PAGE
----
Before we dive into this topic, here are some usefule links.

This section outlines the notation used throughout this document.

- $D_i$ - Document $i$.
- $F_j$ - Feature $j$ (word in a text document).
- $F_{i,j}$ - Feature $j$ in Document $i$.
- $C$ - Class label.
- $C_i$ - Class label for Document $i$.
- $\{c_1, \ldots , c_n\}$ - Values representing specific labels.
- $P(C=c_i| \ldots )$ - This is a notation for a conditional probability.
- $P(c_i| \ldots )$ - This is also a notation for a conditional probability.
- $P(C| \ldots )$ - This is notation for a probability distribution.
- $P(C_i| \ldots )$ - This is also notation for a probability distribution.

First, what we're looking for is $\hat c = argmax_c P(C_i = c| \underline{D_i})$, where $\underline{D_i}$ is the feature vector for document $i$ which is given. In other words, we have a document and its feature vector (that is, the words in the dcoument) and we want to know the probability that the random variable $C$ takes on a specific value or label given this document and its feature vector. In English, what is the probability that this document belongs to class $C_i$?

Now that we know what we want, here is the derivation:

using Bayes' Theorem:

$\hat c = argmax_c \frac{P(\underline{D_i}|C_i = c)P(C_i = c)}{P(\underline{D_i})}$

Note that with $a$ a constant:

$argmax_x \frac{f(x)}{a} = argmax_x f(x)$

Therefore:

$argmax_c \frac{P(\underline{D_i}|C_i = c)P(C_i = c)}{P(\underline{D_i})} = argmax_c P(\underline{D_i}|C_i = c)P(C_i = c)$

(Note: See below for explanation of Bayesian Networks and the naive bayes assumption, which we make at this point).

By the multiplication rule

$P(\underline{D_i}|C_i = c)P(C_i = c) = P(\underline{D_i},C_i = c)$

Because of the naive bayes assumption,

$P(C_i, F_{i,1}, F_{i,2}, \ldots ,F_{i,n}) = P(C_i)P(F_{i,1}|C_i) \cdots P(F_{i,n}|C_i)$

Now, the second part of the right-hand-side of this last equation can be written in short-hand as

$\prod_{j=1}^n P(F_{i,j}|C_i = c)$

so we now have

$P(C_i = c)\prod_{j=1}^n P(F_{i,j}|C_i = c)$

leading to

$\hat c = argmax_c P(C_i = c)\prod_{j=1}^n P(F_{i,j}|C_i = c)$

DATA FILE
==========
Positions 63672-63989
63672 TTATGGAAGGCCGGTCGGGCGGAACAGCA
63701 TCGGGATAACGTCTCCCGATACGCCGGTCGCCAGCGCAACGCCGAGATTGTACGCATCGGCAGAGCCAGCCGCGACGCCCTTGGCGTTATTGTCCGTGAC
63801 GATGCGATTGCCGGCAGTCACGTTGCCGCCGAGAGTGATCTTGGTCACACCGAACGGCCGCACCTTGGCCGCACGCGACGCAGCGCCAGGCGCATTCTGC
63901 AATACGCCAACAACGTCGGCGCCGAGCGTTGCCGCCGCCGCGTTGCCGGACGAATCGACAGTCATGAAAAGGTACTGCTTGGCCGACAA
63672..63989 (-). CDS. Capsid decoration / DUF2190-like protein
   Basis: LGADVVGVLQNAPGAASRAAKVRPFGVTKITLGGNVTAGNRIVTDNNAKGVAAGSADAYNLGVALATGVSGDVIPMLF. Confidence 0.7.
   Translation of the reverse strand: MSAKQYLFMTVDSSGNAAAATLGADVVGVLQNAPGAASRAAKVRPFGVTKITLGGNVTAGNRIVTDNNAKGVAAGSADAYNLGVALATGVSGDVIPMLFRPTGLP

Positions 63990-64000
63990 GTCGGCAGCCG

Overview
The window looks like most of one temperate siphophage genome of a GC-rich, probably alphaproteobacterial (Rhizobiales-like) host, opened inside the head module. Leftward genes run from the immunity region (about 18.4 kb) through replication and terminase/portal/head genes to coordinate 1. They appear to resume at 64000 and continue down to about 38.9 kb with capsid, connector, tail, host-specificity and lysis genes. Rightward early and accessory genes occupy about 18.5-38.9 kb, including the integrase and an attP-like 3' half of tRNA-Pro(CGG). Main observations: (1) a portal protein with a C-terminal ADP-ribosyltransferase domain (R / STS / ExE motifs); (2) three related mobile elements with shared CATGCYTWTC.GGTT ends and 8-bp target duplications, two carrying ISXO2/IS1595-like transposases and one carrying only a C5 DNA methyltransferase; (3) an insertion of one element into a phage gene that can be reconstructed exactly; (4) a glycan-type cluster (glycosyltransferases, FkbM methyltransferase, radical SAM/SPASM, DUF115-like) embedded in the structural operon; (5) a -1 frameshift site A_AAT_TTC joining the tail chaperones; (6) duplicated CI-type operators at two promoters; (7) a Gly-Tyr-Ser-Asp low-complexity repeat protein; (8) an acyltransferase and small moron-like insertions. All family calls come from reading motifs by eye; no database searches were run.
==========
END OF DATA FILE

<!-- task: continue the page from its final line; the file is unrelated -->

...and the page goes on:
For the sake of representing small probabilities in digital hardware, the log function is useful for overcoming floating point underflow.

$\hat c = argmax_c log(P(C_i = c)) + \sum_{j=1}^n log(P(F_{i,j}|C_i = c))$

The MLE (maximum likelihood estimator) for the first term, $P(C_i = c)$ is computed by taking the number of documents with label $c$ divided by the total number of documents in the training set.

The MLE for the term in the sumation …

Bayes' Theorem relies on some probability theory, which is covered here.

An experiment is any action or process with uncertain outcomes. The possible outcomes of an experiment are represented by a **sample space**. Each of the possible outcomes is called an **event**. Events form a set, making up the sample space for a particular experiment.

Consider the experiment of flipping a coin. This experiment is subject to uncertainty, because the outcome could be one of two possibilities. Formally, the sample space $S$ for this experiment is $S = \{H,T\}$; the only possible outcomes are a head or tail facing upward.

An event is an outcome from (or a result of) an experiment. In the above experiment of flipping a coin, the sample space, $S = \{H,T\}$, contains two events, $H$ and $T$, heads and tails respectively.

Conditional probability allows us to use prior knowledge about how one random variable affects another random variable. For example, a lecturer, Stan, has a tendency of being late to class when the weather is good 5% of the time. However, when the weather is bad, Stan is late 25% of the time. Let $A$ be the event that Stan is late, and $B$ be the event of inclement weather. Then, $P(A|B)$ is read, the probability that Stan will be late given that the weather is bad. Or, the probability of $A$ given $B$.

In this case, $P(A|B) = .25$, and $P(A|B^{'}) = 0.5$ where $B^{'}$ is the compliment of $B$, that is, the weather is not bad.

Formally, conditional probability is defined as follows: :$P(A|B) = \frac{P(A \cap B)}{P(B)} \!$

This formula is interpreted as follows: The Probability of class $A_i$ given feature $B$ is equal to the probability of $B$ given class $A_i$

Let $A_i$ be the $i^{th}$ class that we are interested in, and $B$ be a feature of a document.

Let $A_1, \ldots , A_k$ be mutually exclusive and exhaustive events. Then for any other event $B$, $P(B) = \sum_{i=1}^k P(B|A_i)P(A_i)$.

:$P(A|B) = \frac{P(B | A)\, P(A)}{P(B)} \!$

:$P(A_i|B) = \frac{P(B | A_i)\, P(A_i)}{\sum_j P(B|A_j)\,P(A_j)} \!$

.